Is This England’s Single Biggest Problem?

Chris Robshaw - England v New Zealand

There’s no doubting that England coach Stuart Lancaster currently has a huge pool of talented players to select from, the issue is that things still haven’t quite clicked yet.

For me, the primary reason for this has to be the England coaches inability to settle on a particular playing style. This has been a growing issue during his tenure and looks to be worsening of late.

Over the last four years England have gone from a solid, conservative approach to a more open expansive style and back again on more than one occasion. It seems that during each international window the side’s game plan changes and has led to inconsistency in both selection and style.

During last year for example, England toured New Zealand and looked to adopt an open expansive style of play that quickly backfired during the three test tour. They then reverted back to a more conservative approach during the Autumn Internationals and are now playing a more expansive game once more during the Six Nations.

The problem not only lies in inconsistencies in approach, but also in the players selected to perform under these different systems. This has led to England adopting a half-way approach which has proven counter-intuitive on a number of occasions.

Take this weekend for example, despite having recently been playing a more expansive style of rugby, it is looking increasingly likely that Brad Barritt will return to the midfield to face Scotland. Whilst there’s no doubting Barritt’s value to England, he simply does not fit in this style of play.

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Now is the time for Lancaster to decide which style of play he wants to implement at the World Cup, and then select the team accordingly. He can no longer afford to try to cover all bases, instead he has to commit fully to one option of the other.

Ireland are currently the stand-out side in Europe, and this is off the back of a consistent style of play that has seen the same side regularly starting alongside one another. Under Schmidt they focus on a high-pressure kick chase game backed up by a solid defence, and rarely deviate from the plan.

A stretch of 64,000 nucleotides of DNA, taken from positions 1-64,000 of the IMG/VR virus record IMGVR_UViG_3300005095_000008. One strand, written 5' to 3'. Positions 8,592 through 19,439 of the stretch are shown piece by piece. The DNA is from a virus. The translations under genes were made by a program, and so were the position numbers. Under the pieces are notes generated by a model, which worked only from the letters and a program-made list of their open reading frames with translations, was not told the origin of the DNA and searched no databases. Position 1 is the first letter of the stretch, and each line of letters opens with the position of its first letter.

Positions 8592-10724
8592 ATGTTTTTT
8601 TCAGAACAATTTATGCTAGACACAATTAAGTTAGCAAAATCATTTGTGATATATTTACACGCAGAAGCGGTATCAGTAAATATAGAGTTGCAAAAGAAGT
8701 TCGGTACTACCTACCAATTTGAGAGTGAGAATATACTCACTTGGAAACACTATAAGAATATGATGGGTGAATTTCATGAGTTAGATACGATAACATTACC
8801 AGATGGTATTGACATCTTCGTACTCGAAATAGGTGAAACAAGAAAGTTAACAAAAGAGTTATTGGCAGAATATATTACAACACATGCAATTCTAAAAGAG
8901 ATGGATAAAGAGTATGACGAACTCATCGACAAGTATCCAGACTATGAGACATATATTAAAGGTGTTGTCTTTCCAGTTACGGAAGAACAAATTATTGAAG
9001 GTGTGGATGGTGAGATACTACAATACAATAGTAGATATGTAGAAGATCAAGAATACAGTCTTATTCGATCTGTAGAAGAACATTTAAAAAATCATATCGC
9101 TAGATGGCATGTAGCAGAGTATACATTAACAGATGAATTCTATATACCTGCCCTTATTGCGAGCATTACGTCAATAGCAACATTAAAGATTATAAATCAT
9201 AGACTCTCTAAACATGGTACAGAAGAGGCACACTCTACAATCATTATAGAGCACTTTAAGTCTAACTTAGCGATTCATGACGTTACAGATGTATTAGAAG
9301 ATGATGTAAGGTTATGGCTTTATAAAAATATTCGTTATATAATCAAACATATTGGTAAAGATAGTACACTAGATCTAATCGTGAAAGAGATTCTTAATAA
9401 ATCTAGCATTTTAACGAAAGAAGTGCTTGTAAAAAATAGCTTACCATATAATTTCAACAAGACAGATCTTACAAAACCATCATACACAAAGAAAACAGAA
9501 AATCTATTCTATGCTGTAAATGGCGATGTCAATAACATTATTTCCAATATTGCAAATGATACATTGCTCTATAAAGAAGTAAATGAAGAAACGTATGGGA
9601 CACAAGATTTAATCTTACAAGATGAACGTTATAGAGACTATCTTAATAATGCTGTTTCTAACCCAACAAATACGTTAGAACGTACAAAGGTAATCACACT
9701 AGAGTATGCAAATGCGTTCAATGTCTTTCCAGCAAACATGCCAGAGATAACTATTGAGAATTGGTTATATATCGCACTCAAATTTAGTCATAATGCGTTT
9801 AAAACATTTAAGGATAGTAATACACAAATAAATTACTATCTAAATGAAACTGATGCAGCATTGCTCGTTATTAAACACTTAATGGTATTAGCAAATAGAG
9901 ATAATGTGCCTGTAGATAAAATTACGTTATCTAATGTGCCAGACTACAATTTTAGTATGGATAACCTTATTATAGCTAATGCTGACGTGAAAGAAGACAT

Whilst Wales may not have been quite as successful as Ireland of late, they also have a set game plan, focussing on power runners in the backs that has yielded positive results during Warren Gatland’s tenure.

Even Scotland have a specific game plan under Vern Cotter that they adhere to, no matter which side they are facing. Whilst this isn’t yet producing results, you can at least see some improvements in the side, and an overall end goal for the side.

The reality is that England currently have the personnel available to select two very different sides, they now just need to opt for one or the other and commit to them ahead of the World Cup later this year. Here’s how the two sides could play out;

Conservative; Alex Goode, Jack Nowell,Manu Tuilagi, Brad Barritt, Owen Farrell, Richard Wigglesworth; Alex Corbisiero, Dylan Hartley, Dan Cole, Geoff Parling, Courtney Lawes, Tom Wood, Chris Robshaw, Ben Morgan

Expansive; Mike Brown, Anthony Watson, Jonathan Joseph, Manu Tuilagi, Christian Wade, George Ford, Danny Care; Mako Vunipola, Tom Youngs, Dan Cole, Joe Launchbury, Courtney Lawes, James Haskell, Chris Robshaw, Ben Morgan

The point here is that there are no right answers; both of these sides could be very effective (although one may not excite fans as much as the other). The important take away is that England need to adopt a strategy and stick to it.

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  1. You can’t play the same game plan with so differents players… Actually I think Lancaster has a good idea of where he wants to go, but he has took that 6 nations to test somes B plans in case of problems, players and game plans… If you’re not satisfied of Lancaster we are ready to make an exchange deal with Saint André

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